Last month, I wrote about the Wells Fargo fiasco wherein the bank opened debit and credit accounts for customers without the customers even knowing about them. It then transferred customer money to those accounts, charged fees on the accounts, and generally created havoc with their customer relationships. What the bank did was not necessarily a violation of any consumer regulations, I guess you could say that the bank failed to give the appropriate disclosures for the secret accounts. But the real violation was a violation of the civil and criminal laws against fraud and theft. While a corporation can violate criminal laws, it cannot do so unless one or more employees of the corporation is equally guilty. A corporation is an inert passive being that can only act through its employees and other representatives. I have watched the news fairly closely and to my knowledge, no employee of Wells Fargo has been charged with any criminal violation.
Just this month, Citigroup has paid $36 million dollars in fines and restitution for overbilling 60,000 investment advisory clients. Apparently its contractual fee schedules were entered incorrectly into its automated billing systems.
Morgan Stanley was fined $5.9 million for making false and misleading statements about a foreign exchange trading program that they were selling.
Citigroup was fined another $29 million for mortgage servicing violations.
Western Union was fined $750 million for AML violations and Western Union admitted to criminal violations of the BSA rules.
And all of that was just this month. While the fine to Western Union may have stung a little bit, the fines to Citigroup and Morgan Stanley are so insignificant to their earnings that they get lost in the rounding. It is like making a child go to bed without dinner, when the dinner is predominately broccoli. For several years we have seen large fines imposed on large financial institutions for really egregious activity, but that has not seemed to act as a deterrent. You almost cannot fine a mega financial institution enough to really make it hurt. When the executives and other employees are allowed to keep their jobs without retribution, you cannot expect much change in attitude. I realize that the President of Wells Fargo was required to resign, but that was because of an action by the bank, not by the regulators.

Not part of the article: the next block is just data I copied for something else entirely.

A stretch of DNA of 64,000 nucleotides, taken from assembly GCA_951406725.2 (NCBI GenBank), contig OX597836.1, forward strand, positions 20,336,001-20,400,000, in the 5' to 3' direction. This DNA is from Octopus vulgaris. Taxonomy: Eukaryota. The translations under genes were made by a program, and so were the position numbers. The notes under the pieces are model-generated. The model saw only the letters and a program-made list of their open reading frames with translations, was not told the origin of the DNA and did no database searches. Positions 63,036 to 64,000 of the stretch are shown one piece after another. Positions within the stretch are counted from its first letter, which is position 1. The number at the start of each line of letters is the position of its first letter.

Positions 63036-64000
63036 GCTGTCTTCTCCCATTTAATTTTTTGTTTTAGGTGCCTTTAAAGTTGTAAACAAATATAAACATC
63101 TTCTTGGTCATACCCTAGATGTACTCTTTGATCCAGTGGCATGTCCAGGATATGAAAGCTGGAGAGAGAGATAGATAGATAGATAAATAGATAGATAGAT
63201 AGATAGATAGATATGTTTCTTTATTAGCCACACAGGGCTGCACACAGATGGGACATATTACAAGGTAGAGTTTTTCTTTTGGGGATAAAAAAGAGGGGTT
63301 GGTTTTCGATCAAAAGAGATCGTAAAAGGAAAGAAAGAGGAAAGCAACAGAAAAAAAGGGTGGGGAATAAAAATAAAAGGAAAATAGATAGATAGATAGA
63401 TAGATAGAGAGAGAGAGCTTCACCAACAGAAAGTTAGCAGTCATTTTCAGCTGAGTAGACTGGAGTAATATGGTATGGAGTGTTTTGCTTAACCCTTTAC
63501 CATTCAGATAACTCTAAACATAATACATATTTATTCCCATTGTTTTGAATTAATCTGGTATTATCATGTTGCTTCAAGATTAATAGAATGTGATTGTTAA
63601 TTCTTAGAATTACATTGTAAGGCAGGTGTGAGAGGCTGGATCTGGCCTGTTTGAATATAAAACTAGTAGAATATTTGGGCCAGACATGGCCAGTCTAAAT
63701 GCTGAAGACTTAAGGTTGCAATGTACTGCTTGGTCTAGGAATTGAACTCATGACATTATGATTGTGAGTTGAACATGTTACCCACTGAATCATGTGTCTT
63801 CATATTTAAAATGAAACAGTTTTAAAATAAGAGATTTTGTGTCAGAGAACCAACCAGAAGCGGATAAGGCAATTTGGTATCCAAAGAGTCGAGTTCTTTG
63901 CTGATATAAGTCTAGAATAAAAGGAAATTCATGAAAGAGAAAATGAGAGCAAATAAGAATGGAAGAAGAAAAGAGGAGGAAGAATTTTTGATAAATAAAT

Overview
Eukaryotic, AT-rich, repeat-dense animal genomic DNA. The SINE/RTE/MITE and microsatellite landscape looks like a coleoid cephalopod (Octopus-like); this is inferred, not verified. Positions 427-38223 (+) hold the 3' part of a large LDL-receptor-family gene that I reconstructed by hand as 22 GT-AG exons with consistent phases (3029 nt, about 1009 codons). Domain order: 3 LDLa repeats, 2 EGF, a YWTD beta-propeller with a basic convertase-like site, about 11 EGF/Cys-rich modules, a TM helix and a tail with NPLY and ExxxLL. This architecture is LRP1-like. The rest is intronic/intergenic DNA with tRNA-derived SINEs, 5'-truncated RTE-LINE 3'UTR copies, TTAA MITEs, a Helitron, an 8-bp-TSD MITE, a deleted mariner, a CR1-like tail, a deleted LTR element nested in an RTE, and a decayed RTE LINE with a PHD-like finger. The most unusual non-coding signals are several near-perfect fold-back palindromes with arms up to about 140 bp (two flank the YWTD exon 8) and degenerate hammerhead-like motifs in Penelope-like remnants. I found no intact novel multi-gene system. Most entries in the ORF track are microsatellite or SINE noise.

When criminal laws are broken, those laws should be enforced regardless of the position of the perpetrator. Depending on what your perspective is, you may think the marijuana dealer on the street is not doing nearly as much damage as the bank who is ignoring or purposely avoiding the anti-money laundering laws. Either way, the regulators themselves cannot generally bring criminal charges, but they can certainly refer them to the Justice Department.
I have gotten the opportunity to meet and know a lot of Presidents of community banks. Without exception, I have found them to be men and women of character that really care about their customers and doing the right thing. Occasionally, their banks have a compliance violation but almost always it was the result of an error or a regulation that was too complicated to understand. But when the big guys get caught, the fall out hits everyone. Because of Wells Fargo, every banks employee incentive program and cross sell programs are under scrutiny.
If the regulators really want to clean up the truly egregious activities in the financial services industry, we will see some high ranking executives of the mega banks in handcuffs. In my opinion, that is the only thing that will really cure the problem. In looking at the risk/reward ratio, you have to make the risk so high that it will always outweigh the reward.